"As a regulator, these developments are in our notice and we would keep a close watch on all these," Reserve Bank of India Deputy Governor S S Mundra told reporters on the sidelines of a global investor summit organised by IIFL Group. He, however, refused to divulge anything more.
    
Earlier this week, the Income Tax Department had surveyed HSBC's Mumbai headquarters in connection with the black money probe.
    
The bank in its annual report published earlier this week had also said that Indian tax authorities had issued summons and request for information to "an HSBC company in India".
    
Earlier on February 9, a Paris-based International Consortium of Investigative Journalists published a fresh list of tax dodgers, who were allegedly helped by HSBC Geneva.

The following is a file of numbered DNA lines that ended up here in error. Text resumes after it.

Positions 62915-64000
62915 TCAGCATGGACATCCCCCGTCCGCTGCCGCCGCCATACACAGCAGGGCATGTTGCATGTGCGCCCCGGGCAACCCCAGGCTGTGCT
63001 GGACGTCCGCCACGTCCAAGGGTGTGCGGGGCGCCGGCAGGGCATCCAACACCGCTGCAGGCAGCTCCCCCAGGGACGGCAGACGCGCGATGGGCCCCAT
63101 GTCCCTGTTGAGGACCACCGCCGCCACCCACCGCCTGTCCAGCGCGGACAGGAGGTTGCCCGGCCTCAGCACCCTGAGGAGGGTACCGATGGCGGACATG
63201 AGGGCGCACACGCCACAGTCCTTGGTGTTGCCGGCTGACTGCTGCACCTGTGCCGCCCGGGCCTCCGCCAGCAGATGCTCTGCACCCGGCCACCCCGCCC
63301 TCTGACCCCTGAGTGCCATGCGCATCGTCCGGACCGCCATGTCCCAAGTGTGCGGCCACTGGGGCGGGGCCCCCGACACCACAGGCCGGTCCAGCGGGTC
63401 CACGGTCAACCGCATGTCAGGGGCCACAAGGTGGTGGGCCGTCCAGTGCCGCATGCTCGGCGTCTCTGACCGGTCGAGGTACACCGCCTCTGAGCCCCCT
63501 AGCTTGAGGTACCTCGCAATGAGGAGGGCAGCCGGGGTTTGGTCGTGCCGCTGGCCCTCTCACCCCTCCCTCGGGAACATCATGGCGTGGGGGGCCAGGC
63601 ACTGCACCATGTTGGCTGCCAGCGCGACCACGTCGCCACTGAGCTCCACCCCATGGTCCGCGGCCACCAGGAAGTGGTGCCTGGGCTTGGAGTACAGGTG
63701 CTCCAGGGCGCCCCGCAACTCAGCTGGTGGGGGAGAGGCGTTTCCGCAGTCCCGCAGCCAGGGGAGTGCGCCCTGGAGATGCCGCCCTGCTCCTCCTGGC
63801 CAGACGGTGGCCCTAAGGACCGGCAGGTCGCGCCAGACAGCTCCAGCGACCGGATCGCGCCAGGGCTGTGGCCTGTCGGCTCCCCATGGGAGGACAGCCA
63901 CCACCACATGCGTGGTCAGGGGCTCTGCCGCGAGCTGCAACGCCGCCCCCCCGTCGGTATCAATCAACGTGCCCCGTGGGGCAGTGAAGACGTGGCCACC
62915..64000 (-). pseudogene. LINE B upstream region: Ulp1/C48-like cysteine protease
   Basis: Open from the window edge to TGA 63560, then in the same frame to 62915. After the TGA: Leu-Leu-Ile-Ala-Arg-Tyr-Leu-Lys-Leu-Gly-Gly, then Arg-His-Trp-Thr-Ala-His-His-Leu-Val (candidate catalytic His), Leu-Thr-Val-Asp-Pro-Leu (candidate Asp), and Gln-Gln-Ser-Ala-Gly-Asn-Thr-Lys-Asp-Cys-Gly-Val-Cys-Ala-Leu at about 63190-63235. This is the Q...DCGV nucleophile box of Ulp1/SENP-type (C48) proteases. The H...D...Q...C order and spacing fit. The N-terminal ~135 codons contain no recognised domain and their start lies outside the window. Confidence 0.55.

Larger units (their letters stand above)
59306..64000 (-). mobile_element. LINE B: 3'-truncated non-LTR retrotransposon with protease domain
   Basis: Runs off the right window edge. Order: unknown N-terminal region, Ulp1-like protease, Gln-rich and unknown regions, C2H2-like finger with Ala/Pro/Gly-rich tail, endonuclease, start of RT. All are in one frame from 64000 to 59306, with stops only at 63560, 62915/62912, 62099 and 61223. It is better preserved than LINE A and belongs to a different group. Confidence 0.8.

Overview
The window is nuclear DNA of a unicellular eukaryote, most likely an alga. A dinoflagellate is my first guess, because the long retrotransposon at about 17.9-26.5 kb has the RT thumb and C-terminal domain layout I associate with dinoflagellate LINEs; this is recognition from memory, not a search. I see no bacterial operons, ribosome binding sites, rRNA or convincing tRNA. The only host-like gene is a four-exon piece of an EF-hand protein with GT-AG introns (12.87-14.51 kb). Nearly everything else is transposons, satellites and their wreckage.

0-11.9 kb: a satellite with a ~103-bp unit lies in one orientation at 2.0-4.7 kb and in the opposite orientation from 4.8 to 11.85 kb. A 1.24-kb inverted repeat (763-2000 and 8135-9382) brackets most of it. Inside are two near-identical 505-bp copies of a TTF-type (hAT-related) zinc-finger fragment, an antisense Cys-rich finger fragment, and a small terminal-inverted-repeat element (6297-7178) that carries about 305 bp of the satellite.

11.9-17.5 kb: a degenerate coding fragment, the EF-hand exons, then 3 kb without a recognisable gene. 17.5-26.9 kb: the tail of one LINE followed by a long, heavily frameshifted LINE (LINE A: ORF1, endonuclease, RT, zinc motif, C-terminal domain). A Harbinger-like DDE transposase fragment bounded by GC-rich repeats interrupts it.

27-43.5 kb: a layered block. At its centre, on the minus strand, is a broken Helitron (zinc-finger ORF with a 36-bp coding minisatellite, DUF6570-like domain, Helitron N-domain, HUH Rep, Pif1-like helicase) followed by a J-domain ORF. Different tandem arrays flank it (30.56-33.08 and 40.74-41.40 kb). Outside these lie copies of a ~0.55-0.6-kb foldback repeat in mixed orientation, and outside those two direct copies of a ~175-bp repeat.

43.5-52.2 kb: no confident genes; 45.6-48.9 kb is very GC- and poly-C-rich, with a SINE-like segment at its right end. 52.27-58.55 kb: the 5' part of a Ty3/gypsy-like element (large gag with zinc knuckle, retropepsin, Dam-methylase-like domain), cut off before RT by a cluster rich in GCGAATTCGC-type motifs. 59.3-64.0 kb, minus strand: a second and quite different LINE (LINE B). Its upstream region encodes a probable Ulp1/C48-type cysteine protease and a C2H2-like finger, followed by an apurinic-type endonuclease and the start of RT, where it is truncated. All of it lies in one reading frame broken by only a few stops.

The fresh set of data emerged included as many as 1,195 Indian names, which is nearly double the 628 names that figured in the first list that was shared by the French government with India in 2011.

A Supreme Court-constituted Special Investigation Team is also looking into the black money menace, including the cases related the earlier HSBC list.
    
After the new list came out, the government had in a statement said that out of the 628 Indians appearing in the first HSBC list, 200 were either non-residents or non-traceable, leaving 428 cases of residents who were found actionable. The net amount of peak balance for these 428 cases was about Rs 4,500 crore.

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